Lawyer: Free speech shields woman charged in mosque burglary

PHOENIX – A lawyer for one of the two Arizona woman charged with burglarizing a mosque as they spewed derogatory remarks about Muslims said Thursday that his client’s case is not about hate, but about her exercise of free speech rights.

Tahnee Gonzales, 32, and Elizabeth Dauenhauer, 51, filmed himself on 4 March, when they removed flyers and Qurans of shelves, drawers and bulletin boards in a fenced-in courtyard behind the Islamic Community Center in Tempe, a suburb of Phoenix. The two are known for making anti-Islamic statements on the political events in the Phoenix area.

In the video, the two women referred to Muslims as devil worshippers, I compared it with animals, made sexually derogatory comments about them and claimed that the Muslims were taking advantage of Americans with the public benefits. They shouted insults at a man outside the mosque who described himself as a practicing Muslim.

The video, posted on Gonzales’ social media account, shows the two women and their children walk along a no-trespassing sign posted on a gate that leads to the courtyard of the mosque.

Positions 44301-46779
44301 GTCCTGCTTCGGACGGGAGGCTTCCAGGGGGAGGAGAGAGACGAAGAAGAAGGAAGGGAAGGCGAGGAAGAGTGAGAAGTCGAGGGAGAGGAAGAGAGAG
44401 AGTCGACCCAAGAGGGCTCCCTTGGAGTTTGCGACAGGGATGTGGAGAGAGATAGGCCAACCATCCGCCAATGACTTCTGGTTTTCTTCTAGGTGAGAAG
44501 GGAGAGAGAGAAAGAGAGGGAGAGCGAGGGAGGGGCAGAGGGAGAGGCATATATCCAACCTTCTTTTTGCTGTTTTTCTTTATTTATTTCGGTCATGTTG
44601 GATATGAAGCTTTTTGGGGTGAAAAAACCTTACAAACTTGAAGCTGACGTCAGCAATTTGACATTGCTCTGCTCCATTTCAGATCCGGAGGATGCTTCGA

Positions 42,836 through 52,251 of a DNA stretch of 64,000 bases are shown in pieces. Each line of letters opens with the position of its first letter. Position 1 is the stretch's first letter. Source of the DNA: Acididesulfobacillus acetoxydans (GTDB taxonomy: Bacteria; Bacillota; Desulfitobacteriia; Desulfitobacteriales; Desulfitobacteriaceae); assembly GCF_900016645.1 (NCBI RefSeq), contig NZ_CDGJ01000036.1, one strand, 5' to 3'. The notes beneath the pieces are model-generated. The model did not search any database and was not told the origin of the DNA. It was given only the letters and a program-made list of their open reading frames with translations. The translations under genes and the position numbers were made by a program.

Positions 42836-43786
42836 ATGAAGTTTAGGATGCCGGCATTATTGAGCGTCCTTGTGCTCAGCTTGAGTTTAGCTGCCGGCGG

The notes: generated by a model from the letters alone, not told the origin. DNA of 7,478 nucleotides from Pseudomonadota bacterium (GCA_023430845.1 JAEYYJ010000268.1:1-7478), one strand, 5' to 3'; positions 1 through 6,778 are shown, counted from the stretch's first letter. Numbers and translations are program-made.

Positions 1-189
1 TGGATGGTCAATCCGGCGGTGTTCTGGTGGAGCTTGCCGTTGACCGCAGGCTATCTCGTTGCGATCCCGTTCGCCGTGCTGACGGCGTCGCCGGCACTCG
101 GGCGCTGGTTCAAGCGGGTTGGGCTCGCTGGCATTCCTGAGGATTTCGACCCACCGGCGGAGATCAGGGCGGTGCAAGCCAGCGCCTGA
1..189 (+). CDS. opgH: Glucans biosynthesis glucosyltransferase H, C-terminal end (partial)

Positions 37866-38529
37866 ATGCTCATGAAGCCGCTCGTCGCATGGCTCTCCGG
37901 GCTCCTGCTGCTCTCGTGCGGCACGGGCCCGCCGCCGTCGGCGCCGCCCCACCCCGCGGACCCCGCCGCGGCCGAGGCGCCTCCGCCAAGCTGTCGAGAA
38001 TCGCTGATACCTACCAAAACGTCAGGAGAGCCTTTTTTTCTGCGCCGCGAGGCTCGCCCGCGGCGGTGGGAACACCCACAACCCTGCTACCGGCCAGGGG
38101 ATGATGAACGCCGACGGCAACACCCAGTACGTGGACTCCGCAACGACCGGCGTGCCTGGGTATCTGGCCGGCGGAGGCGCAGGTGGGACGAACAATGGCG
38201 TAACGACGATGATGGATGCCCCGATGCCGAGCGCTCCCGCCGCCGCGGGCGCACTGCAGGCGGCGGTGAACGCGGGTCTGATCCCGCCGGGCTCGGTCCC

Gonzales and Dauenhauer pleaded not guilty Thursday to the charges of burglary and aggravated criminal damage. If convicted of those charges, they would face maximum sentences of four years in prison.

Marc Victor, a lawyer Gonzales, said outside the court that his client’s intention in going to the mosque to make political statements.

Victor said the mosque is open to the public, and that the Islamic centre, designed for people to take the material that Gonzales and Dauenhauer walked away. Victor said that his client’s speech was protected by the First Amendment.

“This is never the case of a break-in,” Victor said. “The only reason that this case is brought to case of break-in is the result of the content of the speech.”

Amanda Jacinto, a spokeswoman for the Maricopa County Attorney’s Office, that the prosecution of Gonzales and Dauenhauer, declined to comment on Victor’s comments.

Mark Mendoza, a lawyer who Dauenhauer, did not immediately return a text message seeking comment.


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